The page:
"It is our job to protect the children of the world. For as long as they believe in us, we will guard them with our lives..." This sums up the premise of Rise of the Guardians. This 3D computer-animated fantasy-adventure film based on William Joyce's The Guardians of Childhood book series. Directed by Peter Ramsey and produced by DreamWorks Animation. The film tells a story about the Guardians (North or Santa Claus, the Tooth Fairy, Bunnymund or the Easter Bunny, and the Sandman), who enlist Jack Frost to stop Pitch from launching an assault on the world in darkness and protect the innocence of children all around the world.
Although the film is based on the Joyce's book series, it contains differences from the books. The book series, begun in 2011, explains the origins of the characters, while the film takes place about 200 years after the books, and shows how the characters function in present time. Joyce explained, "Because I don't want people to read the book and then go see the movie and go, 'Oh, I like the book better,' and I also didn't want them to know what happens in the movie. And I also knew that during the progress of film production, a lot of things can change. So I wanted to have a sort of distance, so we were able to invoke the books and use them to help us figure out the world of the movie, but I didn't want them to be openly competitive to each other." The idea for the Guardians came from Joyce's daughter, who asked him "if he thought Santa Claus had ever met the Easter Bunny."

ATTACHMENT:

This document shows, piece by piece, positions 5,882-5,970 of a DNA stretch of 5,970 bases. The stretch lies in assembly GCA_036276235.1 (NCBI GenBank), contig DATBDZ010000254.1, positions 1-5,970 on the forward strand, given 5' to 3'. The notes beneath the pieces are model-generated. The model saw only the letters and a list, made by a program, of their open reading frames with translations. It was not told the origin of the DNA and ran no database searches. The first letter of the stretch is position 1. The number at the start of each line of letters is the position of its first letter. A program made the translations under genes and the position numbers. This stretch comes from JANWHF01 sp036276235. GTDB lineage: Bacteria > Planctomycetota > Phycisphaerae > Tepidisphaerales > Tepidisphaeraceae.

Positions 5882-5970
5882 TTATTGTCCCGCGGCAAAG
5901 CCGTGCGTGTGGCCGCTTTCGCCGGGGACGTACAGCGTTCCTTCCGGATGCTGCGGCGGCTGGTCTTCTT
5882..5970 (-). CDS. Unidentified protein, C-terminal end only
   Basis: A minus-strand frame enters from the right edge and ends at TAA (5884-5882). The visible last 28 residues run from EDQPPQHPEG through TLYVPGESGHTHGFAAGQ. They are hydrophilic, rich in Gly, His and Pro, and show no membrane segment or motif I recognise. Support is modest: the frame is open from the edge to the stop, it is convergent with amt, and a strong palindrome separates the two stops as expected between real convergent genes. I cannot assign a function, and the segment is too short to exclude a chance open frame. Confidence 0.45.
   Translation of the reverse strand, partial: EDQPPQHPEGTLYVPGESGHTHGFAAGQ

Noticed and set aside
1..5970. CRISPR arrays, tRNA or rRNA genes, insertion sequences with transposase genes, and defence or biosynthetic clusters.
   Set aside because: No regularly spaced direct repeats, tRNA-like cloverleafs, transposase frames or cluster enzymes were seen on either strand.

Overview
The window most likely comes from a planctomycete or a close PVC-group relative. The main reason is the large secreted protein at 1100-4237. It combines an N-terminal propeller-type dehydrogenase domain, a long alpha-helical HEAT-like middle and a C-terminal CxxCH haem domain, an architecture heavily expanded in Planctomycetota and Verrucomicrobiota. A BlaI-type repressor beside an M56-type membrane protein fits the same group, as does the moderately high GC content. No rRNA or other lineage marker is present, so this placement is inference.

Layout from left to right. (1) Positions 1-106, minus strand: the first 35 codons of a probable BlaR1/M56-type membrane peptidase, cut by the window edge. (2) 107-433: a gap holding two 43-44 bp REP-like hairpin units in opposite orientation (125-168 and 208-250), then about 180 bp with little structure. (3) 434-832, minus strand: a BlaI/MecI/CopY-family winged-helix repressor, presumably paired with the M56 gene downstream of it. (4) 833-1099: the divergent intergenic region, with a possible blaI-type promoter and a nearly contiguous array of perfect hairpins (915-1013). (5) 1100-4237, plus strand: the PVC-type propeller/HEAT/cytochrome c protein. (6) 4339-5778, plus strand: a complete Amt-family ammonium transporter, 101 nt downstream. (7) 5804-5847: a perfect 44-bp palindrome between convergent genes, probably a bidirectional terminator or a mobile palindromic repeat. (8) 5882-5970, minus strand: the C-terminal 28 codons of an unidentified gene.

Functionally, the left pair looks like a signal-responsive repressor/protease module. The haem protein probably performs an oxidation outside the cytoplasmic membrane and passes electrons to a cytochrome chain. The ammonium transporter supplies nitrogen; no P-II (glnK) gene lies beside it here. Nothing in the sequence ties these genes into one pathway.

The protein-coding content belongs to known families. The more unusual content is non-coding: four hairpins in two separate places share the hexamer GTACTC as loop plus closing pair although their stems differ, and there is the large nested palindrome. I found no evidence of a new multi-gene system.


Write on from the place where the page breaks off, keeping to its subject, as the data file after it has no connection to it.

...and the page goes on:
The film features the voices of Chris Pine as Jack Frost, Alec Baldwin as Santa Claus, Hugh Jackman as The Easter Bunny, Isla Fisher as The Tooth Fairy and Jude Law as Pitch. The performances in this film were all superb and deserve merits in their own ways. Pine's performance was superb in a kids film of this kind as he able to bring a care-free, devil-may-care attitude to the film. But as well as deep emotion and dark adult tone. Baldwin's performance was a surprising and impressive as he able to make himself unidentifiable and unrecognizable to me. He was able to master an accent perfectly for this role. Jackman's performance was enjoyable and humorous, and so in touch with his 'Aussie' side which made the character ever more memorable. Fisher's performance was a great one as she able to project beauty, kindness and warmth to the role. Lastly Law's performance was not only dark and moody (in a good way), but also menacing as the film's villain.
Like a superior, state-of-the-art model built from the imagination, DreamWorks’ buoyant, witty and robustly entertaining fantasy smash-up, Rise of the Guardians, is pure escapism for children and adults, boasting rich animation while it reserves humor that offset the potentially lumbering and unavoidably formulaic aspects of this two-hour team-origin story.
Simon says Rise of the Guardians receives: